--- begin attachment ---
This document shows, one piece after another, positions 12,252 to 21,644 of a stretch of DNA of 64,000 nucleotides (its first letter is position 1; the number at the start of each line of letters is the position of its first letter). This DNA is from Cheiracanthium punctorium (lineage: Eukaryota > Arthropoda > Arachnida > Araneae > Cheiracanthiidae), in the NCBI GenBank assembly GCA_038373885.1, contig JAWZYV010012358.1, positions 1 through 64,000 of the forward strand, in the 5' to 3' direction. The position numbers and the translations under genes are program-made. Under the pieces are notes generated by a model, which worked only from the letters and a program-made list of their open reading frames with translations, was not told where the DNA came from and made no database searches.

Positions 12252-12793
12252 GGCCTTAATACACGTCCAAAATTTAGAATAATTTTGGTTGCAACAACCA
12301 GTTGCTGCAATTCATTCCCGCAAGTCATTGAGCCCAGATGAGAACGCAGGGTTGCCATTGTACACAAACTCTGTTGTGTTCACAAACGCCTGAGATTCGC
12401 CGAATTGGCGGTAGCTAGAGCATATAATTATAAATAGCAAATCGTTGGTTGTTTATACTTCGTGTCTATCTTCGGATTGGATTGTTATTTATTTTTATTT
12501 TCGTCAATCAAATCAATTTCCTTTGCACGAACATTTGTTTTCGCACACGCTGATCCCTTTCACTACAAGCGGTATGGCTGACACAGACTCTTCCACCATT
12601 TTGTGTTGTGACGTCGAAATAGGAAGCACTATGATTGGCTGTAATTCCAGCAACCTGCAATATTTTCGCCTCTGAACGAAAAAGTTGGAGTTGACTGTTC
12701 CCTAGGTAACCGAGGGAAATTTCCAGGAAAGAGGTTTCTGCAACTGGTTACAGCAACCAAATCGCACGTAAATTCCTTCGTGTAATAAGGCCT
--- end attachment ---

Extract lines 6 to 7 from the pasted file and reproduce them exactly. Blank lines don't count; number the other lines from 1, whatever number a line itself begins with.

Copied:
12501 TCGTCAATCAAATCAATTTCCTTTGCACGAACATTTGTTTTCGCACACGCTGATCCCTTTCACTACAAGCGGTATGGCTGACACAGACTCTTCCACCATT
12601 TTGTGTTGTGACGTCGAAATAGGAAGCACTATGATTGGCTGTAATTCCAGCAACCTGCAATATTTTCGCCTCTGAACGAAAAAGTTGGAGTTGACTGTTC